Your Right to Remain Silent – Criminal Defense Lawyers Explain the Fifth Amendment
You’ve heard it a million times on TV cop shows: “You have the right to remain silent.” But do you really know what those words mean? Criminal defense attorneys with Gainesville’s Law Offices of Edwards & Jones Criminal Defense offer a few tips in case you’re ever on the receiving end of that phrase.
The Fifth Amendment to the U.S. Constitution reads:
“No person shall be held to answer for a capital, or otherwise infamous crime, unless on a presentment or indictment of a Grand Jury, except in cases arising in the land or naval forces, or in the Militia, when in actual service in time of War or public danger; nor shall any person be subject for the same offence to be twice put in jeopardy of life or limb; nor shall be compelled in any criminal case to be a witness against himself, nor be deprived of life, liberty, or property, without due process of law; nor shall private property be taken for public use, without just compensation.”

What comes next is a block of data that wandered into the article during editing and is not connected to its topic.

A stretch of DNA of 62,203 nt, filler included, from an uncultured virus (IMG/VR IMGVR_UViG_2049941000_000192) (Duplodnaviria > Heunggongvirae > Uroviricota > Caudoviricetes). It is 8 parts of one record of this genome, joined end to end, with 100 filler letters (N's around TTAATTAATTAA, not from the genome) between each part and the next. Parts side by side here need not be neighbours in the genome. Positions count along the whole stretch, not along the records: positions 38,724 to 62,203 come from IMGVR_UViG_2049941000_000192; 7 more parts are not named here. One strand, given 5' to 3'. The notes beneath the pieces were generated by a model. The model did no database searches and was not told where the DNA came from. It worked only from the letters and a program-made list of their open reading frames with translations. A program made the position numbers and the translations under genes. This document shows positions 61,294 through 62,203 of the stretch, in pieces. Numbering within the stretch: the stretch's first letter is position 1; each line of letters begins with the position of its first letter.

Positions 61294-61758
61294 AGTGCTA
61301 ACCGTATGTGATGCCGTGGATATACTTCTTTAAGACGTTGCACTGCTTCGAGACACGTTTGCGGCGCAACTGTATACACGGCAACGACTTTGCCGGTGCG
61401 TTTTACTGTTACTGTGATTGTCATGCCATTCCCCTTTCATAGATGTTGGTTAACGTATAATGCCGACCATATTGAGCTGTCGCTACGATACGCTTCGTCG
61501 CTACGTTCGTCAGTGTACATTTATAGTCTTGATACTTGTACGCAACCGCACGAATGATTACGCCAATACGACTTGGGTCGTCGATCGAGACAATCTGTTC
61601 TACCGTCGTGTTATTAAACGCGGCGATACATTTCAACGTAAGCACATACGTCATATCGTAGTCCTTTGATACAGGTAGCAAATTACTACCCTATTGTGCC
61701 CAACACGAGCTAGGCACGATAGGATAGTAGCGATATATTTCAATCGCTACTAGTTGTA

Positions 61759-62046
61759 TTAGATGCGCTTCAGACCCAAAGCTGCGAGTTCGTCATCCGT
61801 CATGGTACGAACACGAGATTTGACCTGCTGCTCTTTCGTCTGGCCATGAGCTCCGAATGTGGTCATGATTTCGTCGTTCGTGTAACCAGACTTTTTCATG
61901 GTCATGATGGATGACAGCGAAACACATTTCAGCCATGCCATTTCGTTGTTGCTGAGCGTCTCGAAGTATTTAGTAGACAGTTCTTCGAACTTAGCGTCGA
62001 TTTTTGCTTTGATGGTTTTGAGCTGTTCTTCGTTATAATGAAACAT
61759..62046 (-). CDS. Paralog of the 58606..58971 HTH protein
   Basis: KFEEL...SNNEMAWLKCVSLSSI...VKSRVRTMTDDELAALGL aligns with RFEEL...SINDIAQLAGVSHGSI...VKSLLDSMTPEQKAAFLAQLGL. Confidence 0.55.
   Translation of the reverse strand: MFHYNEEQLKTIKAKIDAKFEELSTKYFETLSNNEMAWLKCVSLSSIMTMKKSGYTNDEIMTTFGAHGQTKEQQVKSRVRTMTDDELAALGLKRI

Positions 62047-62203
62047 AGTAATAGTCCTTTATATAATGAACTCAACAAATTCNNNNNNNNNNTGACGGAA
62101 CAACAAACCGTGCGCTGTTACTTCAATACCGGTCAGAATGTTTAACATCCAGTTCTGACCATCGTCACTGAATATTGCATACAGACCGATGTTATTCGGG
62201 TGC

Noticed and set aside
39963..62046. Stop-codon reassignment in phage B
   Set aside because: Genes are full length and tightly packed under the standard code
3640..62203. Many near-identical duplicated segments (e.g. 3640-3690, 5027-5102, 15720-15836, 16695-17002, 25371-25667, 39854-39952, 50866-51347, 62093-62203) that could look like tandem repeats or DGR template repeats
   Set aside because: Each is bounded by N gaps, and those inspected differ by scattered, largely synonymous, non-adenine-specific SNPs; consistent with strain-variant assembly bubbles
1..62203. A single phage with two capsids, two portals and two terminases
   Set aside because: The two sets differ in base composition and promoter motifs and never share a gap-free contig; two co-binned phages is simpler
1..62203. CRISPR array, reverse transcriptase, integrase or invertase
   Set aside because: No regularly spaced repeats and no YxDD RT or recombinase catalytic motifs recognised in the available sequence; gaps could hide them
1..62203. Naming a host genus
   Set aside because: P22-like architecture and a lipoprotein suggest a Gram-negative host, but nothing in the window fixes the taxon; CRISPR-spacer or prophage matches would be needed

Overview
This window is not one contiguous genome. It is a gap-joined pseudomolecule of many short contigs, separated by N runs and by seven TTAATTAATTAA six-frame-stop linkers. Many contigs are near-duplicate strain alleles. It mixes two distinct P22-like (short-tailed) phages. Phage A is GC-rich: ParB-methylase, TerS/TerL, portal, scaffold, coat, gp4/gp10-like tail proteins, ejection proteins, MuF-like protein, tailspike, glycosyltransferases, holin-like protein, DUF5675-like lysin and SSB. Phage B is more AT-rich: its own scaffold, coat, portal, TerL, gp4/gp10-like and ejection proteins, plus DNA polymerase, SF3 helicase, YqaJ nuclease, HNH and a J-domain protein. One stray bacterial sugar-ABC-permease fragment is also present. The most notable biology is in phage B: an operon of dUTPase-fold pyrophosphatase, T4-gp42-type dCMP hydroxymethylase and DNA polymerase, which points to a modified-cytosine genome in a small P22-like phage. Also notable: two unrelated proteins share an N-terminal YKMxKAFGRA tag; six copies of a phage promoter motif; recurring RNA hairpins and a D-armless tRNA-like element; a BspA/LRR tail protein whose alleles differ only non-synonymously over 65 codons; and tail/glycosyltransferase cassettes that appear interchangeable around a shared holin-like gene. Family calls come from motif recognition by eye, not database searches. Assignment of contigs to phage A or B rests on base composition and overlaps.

The Fifth Amendment was drafted to help protect American citizens’ privacy and places the burden to build a legal case against an individual on the accuser. But it doesn’t mean exactly what many think it does. For instance, it does not say explicitly that you, if arrested or charged with a crime, have the right to remain silent. Instead, it means simply that you cannot be compelled to be a witness against yourself or reveal any information that might implicate you in a crime.
Criminal attorneys insist that you make full use of your right to remain silent, even if – especially if – you have absolutely nothing to hide. Innocent people often trip themselves up, believing that if they simply tell their story to law enforcement officials, everything will be cleared up and they’ll soon be on their way. But talking simply raises your risk for entrapment. One reason is that innocent people often overestimate or underestimate facts in their vigorous explanations. Any minor misstatement makes a testimony technically untrue and you can bet that an opposing attorney will use it to cast doubt on your story.
Another reason to keep quiet is that cops, too, are only human. Any police officer can make an honest mistake when recounting your words. If it comes down to a he said-he said between you and a respected law enforcement official, no doubt the cop will win.
Your best bet is to never talk with a police officer or any government agent without an attorney representing you. The Law Offices of Edwards & Jones Criminal Defense focuses solely on criminal defense law. If you are facing criminal charges of any sort, contact us at 352.377.7800.